By Margaret Birth
In my job as a manuscript reader for a major romance publisher, I’ve encountered more than a few submissions in which I caught errors in the writing— errors in areas that the authors, in their cover letters, claimed to have researched. If you’ve been reading my column for a while now, you may recall that I wrote about anachronisms and malapropisms some time ago; as with anachronisms, a writer never knows when a reader or an editor may have specialized knowledge about a time-period or a topic—and, if that’s the case, and the reader or editor finds egregious mistakes, then that’s a strike—sometimes a major strike—against the possibility of the manuscript being accepted for publication. There are steps you can take to assure yourself that the Internet sources you use for research are most likely giving you accurate information:
● Don’t believe everything you read. Anyone can post anything they want to on the Internet. People can easily lie about credentials or claim expertise they possess.
● Do double-check any credentials a person claims to have. If a person claims, on their personally owned Victorian England Web site, to be a history professor at Harvard, for instance, you should go to the Harvard Web site and verify that they’re among the History Department faculty (current or emeritus) listed there. If they’re not, then your Victorian England “expert” may be a fraud. By the same token, you can go to college and university Web sites to verify whether or not a person has the B.A., M.B.A., M.A., Ph.D., M.D., etc., they claim to have been awarded by that particular institution.
● Don’t assume that information must be correct if you’ve read it on two or more Web sites. Sometimes wrong-headed people copy incorrect information from other wrong-headed people.
● Do begin your research by going to Web sites for colleges and universities, governmental agencies, public and academic institution libraries, major companies, well-known magazines and newspapers, and major organizations that you know to have legitimate reputations.
You can’t necessarily trust fan-based or commercial Web sites, or the person who claims to be a government astrophysicist on their own Web site (although some of those are fine, too), but you can trust that governmental agency Web sites should have valid information, and may lead you to reliable links for other agencies, universities, and organizations—maybe even to real governmental astrophysicists’ personally owned Web sites!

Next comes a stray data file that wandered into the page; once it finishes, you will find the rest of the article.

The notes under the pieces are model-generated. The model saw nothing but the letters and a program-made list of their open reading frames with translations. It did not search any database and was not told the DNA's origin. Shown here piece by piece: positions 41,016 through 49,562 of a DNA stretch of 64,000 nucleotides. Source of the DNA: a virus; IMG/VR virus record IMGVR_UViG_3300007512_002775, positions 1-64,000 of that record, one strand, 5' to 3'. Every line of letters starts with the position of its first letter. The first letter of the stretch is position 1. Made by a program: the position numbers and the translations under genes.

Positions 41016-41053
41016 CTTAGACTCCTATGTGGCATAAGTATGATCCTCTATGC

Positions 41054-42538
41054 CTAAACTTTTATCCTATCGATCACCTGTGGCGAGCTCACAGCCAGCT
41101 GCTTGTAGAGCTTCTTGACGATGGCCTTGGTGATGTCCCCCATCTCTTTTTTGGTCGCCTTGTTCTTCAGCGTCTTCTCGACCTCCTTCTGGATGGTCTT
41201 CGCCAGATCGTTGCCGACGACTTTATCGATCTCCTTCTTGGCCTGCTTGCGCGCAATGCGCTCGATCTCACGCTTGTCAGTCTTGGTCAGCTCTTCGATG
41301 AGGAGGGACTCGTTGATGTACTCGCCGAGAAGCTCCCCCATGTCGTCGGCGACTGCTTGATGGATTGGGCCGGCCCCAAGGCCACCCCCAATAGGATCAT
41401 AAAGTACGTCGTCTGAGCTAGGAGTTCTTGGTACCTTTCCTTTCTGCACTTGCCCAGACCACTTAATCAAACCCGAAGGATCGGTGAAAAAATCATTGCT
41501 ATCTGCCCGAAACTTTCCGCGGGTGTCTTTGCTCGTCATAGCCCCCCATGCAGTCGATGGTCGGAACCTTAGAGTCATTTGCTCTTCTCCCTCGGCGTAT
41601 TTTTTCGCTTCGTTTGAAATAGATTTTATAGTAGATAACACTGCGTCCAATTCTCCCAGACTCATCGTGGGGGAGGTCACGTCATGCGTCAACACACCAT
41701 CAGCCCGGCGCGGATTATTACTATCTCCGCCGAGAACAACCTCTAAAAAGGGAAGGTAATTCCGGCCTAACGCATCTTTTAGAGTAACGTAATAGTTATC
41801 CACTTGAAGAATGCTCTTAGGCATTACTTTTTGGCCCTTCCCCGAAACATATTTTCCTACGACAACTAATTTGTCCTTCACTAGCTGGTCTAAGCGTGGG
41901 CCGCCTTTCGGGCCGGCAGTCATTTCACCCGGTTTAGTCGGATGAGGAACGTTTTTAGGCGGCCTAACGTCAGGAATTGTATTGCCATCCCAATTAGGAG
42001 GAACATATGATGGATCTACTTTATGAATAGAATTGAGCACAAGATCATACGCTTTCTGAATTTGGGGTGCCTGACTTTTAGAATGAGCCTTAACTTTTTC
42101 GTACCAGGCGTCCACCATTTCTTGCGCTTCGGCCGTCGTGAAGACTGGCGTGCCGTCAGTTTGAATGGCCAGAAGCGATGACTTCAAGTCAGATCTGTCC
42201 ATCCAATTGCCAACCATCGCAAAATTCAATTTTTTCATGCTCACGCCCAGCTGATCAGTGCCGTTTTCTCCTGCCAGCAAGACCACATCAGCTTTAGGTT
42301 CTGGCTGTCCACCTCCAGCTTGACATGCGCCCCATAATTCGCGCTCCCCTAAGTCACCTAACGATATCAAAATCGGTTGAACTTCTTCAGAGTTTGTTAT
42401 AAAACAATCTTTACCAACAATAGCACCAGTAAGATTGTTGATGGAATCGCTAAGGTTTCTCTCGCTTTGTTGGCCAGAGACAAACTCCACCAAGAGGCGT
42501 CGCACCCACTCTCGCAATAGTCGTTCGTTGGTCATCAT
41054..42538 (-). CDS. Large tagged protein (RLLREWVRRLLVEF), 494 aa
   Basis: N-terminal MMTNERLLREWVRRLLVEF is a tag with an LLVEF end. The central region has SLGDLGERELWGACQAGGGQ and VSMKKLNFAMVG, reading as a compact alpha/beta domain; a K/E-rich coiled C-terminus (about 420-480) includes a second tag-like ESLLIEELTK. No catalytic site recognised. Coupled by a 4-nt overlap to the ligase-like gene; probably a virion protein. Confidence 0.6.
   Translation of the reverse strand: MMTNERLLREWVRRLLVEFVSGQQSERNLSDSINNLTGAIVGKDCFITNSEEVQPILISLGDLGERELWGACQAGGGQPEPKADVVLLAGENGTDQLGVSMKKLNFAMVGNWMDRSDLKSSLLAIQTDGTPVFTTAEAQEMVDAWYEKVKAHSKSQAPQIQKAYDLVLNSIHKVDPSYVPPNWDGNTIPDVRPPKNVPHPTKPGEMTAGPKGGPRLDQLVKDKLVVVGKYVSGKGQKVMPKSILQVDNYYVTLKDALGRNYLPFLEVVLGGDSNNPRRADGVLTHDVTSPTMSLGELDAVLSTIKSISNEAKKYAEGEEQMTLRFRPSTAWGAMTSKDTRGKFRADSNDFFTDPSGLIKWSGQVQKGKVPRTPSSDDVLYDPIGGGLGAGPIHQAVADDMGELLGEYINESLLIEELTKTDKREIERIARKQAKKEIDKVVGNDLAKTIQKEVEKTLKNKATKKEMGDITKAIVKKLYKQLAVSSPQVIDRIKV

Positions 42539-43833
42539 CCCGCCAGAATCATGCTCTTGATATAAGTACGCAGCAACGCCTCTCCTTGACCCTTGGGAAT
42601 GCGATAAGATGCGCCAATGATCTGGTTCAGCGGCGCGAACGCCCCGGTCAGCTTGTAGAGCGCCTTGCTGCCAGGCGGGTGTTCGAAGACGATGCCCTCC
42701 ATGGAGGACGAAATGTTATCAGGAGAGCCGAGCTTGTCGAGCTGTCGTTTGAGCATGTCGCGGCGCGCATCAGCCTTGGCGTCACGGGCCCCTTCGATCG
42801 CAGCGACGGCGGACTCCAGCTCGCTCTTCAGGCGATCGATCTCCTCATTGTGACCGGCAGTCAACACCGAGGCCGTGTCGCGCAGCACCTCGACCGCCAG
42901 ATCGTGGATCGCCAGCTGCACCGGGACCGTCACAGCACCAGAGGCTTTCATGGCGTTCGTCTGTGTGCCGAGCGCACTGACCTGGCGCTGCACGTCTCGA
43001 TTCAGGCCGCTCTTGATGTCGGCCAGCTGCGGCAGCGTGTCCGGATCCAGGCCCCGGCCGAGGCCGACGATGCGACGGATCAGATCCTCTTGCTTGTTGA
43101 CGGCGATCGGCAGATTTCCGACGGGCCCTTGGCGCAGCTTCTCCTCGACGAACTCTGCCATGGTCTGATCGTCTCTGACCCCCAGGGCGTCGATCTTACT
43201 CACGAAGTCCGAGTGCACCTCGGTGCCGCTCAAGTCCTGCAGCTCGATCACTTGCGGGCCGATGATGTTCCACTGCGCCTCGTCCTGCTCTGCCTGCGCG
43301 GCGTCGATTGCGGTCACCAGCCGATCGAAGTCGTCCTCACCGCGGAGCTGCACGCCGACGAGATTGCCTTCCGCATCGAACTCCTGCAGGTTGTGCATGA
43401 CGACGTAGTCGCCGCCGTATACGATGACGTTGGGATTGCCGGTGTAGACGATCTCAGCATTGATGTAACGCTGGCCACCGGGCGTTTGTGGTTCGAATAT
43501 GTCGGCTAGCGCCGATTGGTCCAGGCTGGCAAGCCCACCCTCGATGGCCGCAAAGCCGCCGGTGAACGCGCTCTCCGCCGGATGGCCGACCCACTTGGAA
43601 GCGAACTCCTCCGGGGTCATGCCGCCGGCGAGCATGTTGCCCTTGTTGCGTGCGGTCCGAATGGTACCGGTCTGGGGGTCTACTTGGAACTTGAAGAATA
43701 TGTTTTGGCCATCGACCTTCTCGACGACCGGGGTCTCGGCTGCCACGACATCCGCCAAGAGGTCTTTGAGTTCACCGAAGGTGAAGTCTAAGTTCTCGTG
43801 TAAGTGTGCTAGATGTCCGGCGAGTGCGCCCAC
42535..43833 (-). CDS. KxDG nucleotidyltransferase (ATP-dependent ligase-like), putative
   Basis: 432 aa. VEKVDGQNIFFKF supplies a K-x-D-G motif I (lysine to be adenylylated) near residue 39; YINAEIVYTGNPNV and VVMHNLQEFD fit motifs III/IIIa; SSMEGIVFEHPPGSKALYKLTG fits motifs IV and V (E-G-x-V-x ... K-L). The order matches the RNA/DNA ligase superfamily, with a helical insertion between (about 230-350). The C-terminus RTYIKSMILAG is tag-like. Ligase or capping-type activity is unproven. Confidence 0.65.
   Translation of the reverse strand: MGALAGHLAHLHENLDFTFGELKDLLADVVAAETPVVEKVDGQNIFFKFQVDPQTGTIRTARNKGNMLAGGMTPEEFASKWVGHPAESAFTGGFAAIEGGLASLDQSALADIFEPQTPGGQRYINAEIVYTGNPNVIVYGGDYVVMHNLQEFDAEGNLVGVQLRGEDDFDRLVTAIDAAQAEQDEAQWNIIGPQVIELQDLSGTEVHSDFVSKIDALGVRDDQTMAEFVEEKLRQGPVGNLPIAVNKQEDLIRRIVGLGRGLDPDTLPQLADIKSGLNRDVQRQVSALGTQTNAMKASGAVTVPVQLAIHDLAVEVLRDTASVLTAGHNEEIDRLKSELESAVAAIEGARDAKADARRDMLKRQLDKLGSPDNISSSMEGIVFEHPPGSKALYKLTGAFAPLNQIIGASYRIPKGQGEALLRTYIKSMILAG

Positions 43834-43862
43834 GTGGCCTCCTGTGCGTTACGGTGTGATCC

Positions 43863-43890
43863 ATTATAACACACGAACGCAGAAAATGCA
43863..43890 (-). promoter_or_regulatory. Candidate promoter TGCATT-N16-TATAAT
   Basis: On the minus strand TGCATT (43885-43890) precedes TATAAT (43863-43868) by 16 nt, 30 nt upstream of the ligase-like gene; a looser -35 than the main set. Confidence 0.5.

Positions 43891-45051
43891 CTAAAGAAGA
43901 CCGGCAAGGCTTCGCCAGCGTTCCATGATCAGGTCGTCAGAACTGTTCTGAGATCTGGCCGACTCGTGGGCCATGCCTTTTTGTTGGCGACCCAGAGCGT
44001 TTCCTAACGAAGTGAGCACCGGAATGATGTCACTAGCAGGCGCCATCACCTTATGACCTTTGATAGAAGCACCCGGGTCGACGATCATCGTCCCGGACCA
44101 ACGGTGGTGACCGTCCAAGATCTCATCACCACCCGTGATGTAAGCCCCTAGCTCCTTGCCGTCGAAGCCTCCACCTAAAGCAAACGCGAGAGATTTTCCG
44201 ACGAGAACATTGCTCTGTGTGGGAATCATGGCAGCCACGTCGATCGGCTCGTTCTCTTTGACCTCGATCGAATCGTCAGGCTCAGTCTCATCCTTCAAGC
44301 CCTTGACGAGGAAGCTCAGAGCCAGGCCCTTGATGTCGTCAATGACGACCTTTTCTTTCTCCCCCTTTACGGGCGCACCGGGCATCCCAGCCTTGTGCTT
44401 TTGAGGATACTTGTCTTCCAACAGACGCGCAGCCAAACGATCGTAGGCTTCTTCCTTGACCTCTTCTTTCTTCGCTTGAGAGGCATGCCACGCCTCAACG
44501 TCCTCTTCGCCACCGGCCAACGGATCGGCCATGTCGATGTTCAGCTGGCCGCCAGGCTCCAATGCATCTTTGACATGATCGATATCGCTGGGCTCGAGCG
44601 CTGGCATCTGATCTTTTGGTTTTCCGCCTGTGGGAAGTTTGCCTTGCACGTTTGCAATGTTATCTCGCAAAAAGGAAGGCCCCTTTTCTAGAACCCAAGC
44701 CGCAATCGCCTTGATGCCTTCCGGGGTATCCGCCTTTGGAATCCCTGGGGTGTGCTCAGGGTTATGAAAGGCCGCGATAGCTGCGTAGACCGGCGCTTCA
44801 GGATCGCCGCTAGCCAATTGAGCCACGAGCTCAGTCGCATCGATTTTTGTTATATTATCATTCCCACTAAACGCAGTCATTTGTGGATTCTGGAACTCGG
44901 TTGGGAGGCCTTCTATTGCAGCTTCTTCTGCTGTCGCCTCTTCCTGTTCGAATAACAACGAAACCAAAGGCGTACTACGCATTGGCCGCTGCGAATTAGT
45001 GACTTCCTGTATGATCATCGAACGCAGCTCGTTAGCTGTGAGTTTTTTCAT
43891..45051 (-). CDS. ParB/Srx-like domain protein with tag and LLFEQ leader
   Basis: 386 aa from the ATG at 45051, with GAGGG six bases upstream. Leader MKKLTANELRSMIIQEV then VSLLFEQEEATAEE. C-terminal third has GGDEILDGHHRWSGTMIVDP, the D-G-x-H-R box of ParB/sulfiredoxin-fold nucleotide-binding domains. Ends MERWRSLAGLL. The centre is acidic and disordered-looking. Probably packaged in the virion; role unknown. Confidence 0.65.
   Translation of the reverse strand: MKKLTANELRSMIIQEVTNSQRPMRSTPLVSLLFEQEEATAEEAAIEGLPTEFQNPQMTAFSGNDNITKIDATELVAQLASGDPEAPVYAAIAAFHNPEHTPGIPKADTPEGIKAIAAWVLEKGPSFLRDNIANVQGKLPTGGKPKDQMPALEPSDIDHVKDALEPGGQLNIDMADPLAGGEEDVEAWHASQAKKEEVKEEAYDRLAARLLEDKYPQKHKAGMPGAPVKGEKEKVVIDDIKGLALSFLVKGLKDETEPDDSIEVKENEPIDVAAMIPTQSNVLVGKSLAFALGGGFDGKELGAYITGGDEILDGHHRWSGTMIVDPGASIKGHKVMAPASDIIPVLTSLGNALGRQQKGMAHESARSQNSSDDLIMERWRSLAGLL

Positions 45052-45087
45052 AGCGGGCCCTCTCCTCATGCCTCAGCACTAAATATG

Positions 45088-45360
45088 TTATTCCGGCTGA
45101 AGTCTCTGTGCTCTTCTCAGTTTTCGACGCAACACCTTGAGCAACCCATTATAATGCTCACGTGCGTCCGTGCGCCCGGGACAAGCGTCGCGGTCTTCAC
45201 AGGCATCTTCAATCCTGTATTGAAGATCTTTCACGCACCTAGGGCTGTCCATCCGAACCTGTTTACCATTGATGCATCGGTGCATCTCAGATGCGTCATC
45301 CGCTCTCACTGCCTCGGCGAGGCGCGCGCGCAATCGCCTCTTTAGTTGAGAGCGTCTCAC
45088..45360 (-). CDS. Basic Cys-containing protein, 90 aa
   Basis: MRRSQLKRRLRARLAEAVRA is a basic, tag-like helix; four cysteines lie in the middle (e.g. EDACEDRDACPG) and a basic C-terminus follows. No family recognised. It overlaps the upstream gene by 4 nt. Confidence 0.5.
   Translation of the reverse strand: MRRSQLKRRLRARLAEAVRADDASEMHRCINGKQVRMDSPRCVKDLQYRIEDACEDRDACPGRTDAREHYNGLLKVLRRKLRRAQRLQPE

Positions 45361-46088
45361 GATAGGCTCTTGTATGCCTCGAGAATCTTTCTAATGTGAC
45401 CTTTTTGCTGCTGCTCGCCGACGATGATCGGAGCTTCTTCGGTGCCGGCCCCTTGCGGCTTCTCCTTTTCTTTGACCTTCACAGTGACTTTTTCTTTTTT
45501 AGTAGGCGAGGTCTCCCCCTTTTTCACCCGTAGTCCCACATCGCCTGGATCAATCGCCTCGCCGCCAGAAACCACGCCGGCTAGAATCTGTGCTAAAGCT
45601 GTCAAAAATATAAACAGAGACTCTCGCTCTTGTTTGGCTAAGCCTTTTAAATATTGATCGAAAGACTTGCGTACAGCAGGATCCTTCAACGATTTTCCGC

To give but one example, a couple of summers ago, my boys and I decided to make weather our summer science topic. When we wanted to learn about hurricanes and tornadoes, we went straight to the NOAA (National Oceanic and Atmospheric Administration) Web site. Next time there’s severe weather, just see if you don’t hear a meteorologist talk about information they’ve learned from NOAA!
You know the American Medical Association and the Romance Writers of America are two legitimate organizations, that the Boston Globe is a newspaper with a national reputation, and that Xerox is a well-known technology company; these are more examples of the kinds of Web sites that should have valid information and that might provide links to lead you to other legitimate Web sites—sites that are worthy sources for your research. Not only do good, legitimate Web sites often provide links to other good, legitimate Web sites, but some of them also provide bibliographies about the topics they cover on their sites; these bibliographies can lead you to book titles that might be helpful, too. Of course, you can then look up those book titles on a library Web site, to see if you can find a library nearby to check them out! ♥
Margaret Birth is a Christian writer who has been widely published in short fiction, short nonfiction, and poetry, both in the U.S. and abroad; in addition to working as a freelance writer, she's spent over a decade freelancing for multiple publishers as a manuscript reader, proofreader, and copy editor. It's all of this experience on both sides of the publishing desk that has inspired her column, "The Write Stuff," which has appeared regularly in RWA/NYC's newsletter, Keynotes, for the past ten years.